No reason it should go "bad" in 6 years. It never "hurts" to change it either. But yes, they are ripping you off with that story. Here's your sign: If it doesn't specify in the manual under maintenance to change it - you don't have to.
  • 05 Elantra. My wife and I have been driving sticks for 35 years, and if we want to go fast we'll use our G35, not an economy car we got for, well, economy.

    Dealer refused to touch under warranty because we bought the car new from them 2 years ago. Tried to escalate to district or regional rep, but after Hyundai Consumer Affairs telling us they would do so, they turned around and changed their mind.

    Even in the bad old American car days 30 years ago a Chevy or Ford area rep would at least somehow have split the cost of a repair like this.

    Dealer admits there is no sign of racing or abuse, and would not check the flywheel.

    Dealer wants to replace entire clutch assembly for $1200+, about 80% more than our normal local garage.

    Funny thing is, we were out at the dealer a week earlier to look at Sonatas. No more Hyundais for us.

    The best warranty in America is useless to us after 18,000 miles. We'll be telling our friends and relatives to drive by the Hyundai store.
  • backybacky Twin CitiesPosts: 18,909
    Very unfortunate response from Hyundai. Here's my story: the clutch on my '01 GLS "broke" at about 40k miles, when my son was driving home from school one day. Hyundai's road service paid for the tow to the dealer. The dealer tore it apart and said the clutch plate has actually broken, and there were no signs of any defects (they said they looked hard for any such sign), so it must have been abused. I was dumbfounded because I drive my cars very carefully, and taught my son to do the same. So I was very suspicious. Then I asked my son and wife (who also drove the car on occasion) if they had ever done a "hard shift" in the car. Both sheepishly admitted that they had done so, a number of times. I knew my wife didn't drive a stick very well, and I had observed my son doing a hard shift a couple of times when I was teaching him how to drive, but I thought he was past that. So it was clear the dealer's analysis was correct. I paid for the $1300 repair.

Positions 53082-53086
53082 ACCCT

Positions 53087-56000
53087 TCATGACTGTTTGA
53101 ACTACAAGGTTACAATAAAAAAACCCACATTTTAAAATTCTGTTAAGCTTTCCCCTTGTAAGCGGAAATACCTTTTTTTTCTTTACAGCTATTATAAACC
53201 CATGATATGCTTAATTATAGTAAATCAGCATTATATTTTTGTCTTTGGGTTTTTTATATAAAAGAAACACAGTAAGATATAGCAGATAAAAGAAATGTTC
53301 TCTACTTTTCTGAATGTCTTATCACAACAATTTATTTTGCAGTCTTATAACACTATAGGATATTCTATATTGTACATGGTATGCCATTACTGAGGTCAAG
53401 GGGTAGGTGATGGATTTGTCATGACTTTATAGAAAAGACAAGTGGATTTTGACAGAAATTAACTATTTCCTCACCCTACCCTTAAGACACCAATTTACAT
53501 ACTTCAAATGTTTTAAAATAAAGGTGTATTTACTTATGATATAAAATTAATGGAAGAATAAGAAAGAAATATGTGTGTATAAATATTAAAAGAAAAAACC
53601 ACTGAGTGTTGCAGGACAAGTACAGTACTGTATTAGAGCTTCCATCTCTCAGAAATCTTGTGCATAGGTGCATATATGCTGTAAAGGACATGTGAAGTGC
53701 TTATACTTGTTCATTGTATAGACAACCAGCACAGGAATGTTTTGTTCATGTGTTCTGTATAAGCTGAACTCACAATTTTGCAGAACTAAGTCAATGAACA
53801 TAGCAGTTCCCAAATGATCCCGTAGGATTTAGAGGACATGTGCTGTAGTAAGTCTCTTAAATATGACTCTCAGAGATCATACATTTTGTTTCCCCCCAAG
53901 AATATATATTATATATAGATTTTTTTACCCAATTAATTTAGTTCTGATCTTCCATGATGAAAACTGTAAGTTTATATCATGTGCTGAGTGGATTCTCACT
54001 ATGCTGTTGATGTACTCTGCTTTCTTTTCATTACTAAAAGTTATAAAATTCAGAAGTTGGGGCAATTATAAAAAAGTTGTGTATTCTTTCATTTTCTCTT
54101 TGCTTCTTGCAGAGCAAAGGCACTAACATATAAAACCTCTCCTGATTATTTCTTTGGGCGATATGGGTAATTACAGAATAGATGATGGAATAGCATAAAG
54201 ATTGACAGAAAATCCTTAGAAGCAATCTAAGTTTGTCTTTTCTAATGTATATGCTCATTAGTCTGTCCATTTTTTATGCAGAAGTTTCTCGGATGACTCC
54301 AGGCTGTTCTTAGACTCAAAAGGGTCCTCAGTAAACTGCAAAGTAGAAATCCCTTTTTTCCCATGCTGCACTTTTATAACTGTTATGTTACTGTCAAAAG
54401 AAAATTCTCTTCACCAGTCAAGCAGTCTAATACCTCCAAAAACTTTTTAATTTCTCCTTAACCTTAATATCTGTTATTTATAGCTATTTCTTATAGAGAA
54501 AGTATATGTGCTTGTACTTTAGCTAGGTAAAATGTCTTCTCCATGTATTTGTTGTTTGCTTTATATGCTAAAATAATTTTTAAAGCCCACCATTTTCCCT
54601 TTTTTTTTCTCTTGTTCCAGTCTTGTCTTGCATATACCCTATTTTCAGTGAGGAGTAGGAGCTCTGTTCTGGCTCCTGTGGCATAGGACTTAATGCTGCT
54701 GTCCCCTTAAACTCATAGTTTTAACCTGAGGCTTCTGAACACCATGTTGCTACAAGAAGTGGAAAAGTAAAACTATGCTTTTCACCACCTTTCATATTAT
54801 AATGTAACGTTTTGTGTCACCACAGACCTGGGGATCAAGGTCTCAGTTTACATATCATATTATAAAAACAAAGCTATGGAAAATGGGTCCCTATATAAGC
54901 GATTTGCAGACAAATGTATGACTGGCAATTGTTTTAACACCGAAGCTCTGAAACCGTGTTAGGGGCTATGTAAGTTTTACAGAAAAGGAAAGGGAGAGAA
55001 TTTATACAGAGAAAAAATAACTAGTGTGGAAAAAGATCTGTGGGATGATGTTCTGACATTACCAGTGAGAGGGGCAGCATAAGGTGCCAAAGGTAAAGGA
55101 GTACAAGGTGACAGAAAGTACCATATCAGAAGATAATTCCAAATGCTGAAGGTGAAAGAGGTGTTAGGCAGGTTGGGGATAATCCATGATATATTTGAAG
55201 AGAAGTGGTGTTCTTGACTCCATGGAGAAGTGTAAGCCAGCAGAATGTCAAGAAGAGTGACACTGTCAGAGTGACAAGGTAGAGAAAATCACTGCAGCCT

My sister, who knows how to drive a stick, owns the car now and loves it.

    Since your dealer admits there are no signs of abuse, why won't they go to bat for you with Hyundai? They'll get reimbursed for warranty work, as long as it's clear the problem is not due to abuse. Their response mystifies me.
  • nvbankernvbanker Posts: 7,285
    I'm VERY confused! If Hyundai won't back their clutches, hard shifts or not, for their specified 100,000 miles, what good is their warranty? Completely unacceptable to me. I'd fight it, and then if there was no stepping up by Hyundai, I'd sue for breach. Every other company that makes cars will back their car up better than that! At 19,000, there should be just about no abuse that should invalidate that warranty. They're nit-picking, and it should not be tolerated. My car would be parked in the street in front of the driveway of that dealership with a huge Lemon on it, and maybe a picket line as well......and that dealer would be out of business. :lemon:
  • backybacky Twin CitiesPosts: 18,909
    If I ran my car into a wall, I wouldn't expect the manufacturer to pay for the damage. If I or another driver of my car abuses it in some other way, which causes damage to the car, I wouldn't expect the manufacturer to pay for that damage. For example, suppose I "forget" to change the oil in the car for 60,000 miles and the engine seizes. Should the manufacturer pay for the damage caused by that abuse? I don't think so. Suppose I am driving down a road at 70 mph and shift into reverse. Should the manufacturer cover that? I don't think so. I guess I have different expectations about what a warranty should cover than you do.